Democratic presidential candidate Hillary Clinton speaks at the Cleveland Industrial...

Democratic presidential candidate Hillary Clinton speaks at the Cleveland Industrial Innovation Center, Monday, June 13, 2016, in Cleveland. Credit: AP

PITTSBURGH — Hillary Clinton, the presumptive Democratic presidential nominee, criticized Republican rival Donald Trump Tuesday, describing his national security proposals in the wake of the nation’s deadliest mass shooting as “nonsensical” and devoid of details.

Clinton, in a speech before more than 700 supporters at a crowded downtown Pittsburgh union hall, responded to Trump, after the presumptive Republican presidential nominee attacked her positions on immigration and gun control during a speech in New Hampshire on Monday.

The former secretary of state, described Trump’s national security address, which came a day after 49 people were shot to death at an Orlando gay nightclub, as full of “bizarre rants” and “outright lies,” meant to “distract us from the fact that he has nothing substantive to say for himself.”

“We don’t need conspiracy theories and pathological self-congratulations,” Clinton told the audience at International Brotherhood of Electrical Workers meeting hall. “We need leadership and concrete plans because we are facing a brutal enemy.”

Clinton cast Trump’s national security agenda as simplistic, saying his speech on Monday only offered “two ideas” — his long-standing call to ban Muslims from entering the country and his focus on “radical Islamic terrorists”

“What I found, once you cut through the nonsense, is that his plan comes down to two things,” Clinton said. “First, he is fixated on the words ‘radical Islam.’ I must say, I find this strange. Is Donald Trump suggesting that there are magic words that, once uttered, will stop terrorists from coming after us? Trump, as usual, is obsessed with name-calling. From my perspective, it matters what we do, not just what we say.”

She condemned Trump’s call to block Muslim entry into the U.S., saying the country relies on “partners in Muslim countries to fight terrorists,” and Trump’s policies and rhetoric would make it “harder” to preserve those alliances.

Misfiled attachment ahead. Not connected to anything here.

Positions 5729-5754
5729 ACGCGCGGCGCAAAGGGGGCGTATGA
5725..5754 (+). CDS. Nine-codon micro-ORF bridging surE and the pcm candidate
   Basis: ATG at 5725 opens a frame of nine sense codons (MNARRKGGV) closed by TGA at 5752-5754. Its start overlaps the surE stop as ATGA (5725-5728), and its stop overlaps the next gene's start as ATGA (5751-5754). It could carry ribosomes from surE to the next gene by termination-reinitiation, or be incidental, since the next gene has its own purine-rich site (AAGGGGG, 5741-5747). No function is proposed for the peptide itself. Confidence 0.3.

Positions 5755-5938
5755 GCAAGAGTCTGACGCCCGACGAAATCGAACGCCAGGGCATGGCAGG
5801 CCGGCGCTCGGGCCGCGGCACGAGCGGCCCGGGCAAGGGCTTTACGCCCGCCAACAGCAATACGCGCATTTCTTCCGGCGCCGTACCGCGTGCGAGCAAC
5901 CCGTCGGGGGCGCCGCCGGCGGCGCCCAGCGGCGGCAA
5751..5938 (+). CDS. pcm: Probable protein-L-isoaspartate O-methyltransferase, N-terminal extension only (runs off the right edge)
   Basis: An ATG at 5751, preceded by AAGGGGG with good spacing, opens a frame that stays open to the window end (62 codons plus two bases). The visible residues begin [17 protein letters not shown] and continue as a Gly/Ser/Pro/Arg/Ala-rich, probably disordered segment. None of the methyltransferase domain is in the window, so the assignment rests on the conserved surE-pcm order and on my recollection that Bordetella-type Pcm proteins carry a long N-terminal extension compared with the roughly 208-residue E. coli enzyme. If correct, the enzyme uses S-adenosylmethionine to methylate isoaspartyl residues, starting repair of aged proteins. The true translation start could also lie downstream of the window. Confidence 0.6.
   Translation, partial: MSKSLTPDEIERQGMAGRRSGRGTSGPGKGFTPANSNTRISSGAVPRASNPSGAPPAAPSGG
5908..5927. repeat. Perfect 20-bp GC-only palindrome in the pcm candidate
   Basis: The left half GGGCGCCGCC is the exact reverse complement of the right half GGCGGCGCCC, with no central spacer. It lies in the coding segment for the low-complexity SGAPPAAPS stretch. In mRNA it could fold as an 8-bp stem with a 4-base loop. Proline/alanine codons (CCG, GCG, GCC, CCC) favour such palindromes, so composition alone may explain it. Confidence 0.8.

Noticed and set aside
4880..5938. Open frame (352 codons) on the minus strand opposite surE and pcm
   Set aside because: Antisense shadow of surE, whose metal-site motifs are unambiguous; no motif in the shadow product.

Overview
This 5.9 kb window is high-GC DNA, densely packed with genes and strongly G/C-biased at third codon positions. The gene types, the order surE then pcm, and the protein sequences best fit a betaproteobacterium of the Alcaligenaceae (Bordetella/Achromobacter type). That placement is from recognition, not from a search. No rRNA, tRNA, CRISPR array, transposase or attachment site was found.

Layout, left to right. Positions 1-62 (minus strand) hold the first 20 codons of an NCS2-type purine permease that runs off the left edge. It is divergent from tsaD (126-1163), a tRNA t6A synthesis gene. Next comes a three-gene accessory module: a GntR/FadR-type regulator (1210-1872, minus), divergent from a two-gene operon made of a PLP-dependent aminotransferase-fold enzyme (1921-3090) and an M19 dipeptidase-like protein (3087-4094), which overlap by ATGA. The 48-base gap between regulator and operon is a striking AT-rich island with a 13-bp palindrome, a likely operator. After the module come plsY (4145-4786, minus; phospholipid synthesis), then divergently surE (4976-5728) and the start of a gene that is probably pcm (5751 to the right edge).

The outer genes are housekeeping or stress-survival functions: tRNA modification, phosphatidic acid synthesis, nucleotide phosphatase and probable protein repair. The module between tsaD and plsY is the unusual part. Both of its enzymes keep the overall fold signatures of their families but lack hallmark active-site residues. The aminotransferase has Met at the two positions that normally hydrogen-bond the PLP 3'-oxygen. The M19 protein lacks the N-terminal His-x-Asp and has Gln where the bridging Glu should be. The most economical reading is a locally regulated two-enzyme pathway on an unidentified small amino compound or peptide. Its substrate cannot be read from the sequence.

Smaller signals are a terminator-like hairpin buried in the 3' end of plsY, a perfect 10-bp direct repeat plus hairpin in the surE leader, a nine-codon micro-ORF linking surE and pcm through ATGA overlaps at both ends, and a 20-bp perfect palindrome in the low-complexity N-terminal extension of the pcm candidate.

Clinton said Trump’s policies also would derail efforts to work with Muslim communities in the U.S. which “are often the most likely to recognize radicalization before it’s too late.”

She noted that the shooter in Sunday’s rampage, Omar Mateen, 29, was born in Queens, “just like Donald was himself . . . so Muslim bans and immigration reform would not have stopped him.”

Clinton, who has called for a ban on assault style guns such as the one used by Mateen, rebutted Trump’s claim on Monday that she wanted to “disarm law-abiding Americans.”

“I believe we Americans are capable of both protecting our Second Amendment rights while making sure guns don’t fall into the wrong hands,” Clinton said. “The terrorist in Orlando was the definition of ‘the wrong hands.’ And weapons of war have no place in our streets.”

Trump’s campaign did not immediately respond to an e-mail seeking comment.

Clinton told the crowd, before the shooting, she had planned to give a speech on her plans for the economy and creating jobs, “but today, there are different things on my mind . . . we are all still reeling from what happened on Sunday in Orlando.”

The appearance comes as polls show Clinton and Trump virtually tied in the battleground state. They each had 44 percent support in a head-to-head match up, according to a poll released by Public Policy Polling on June 8.

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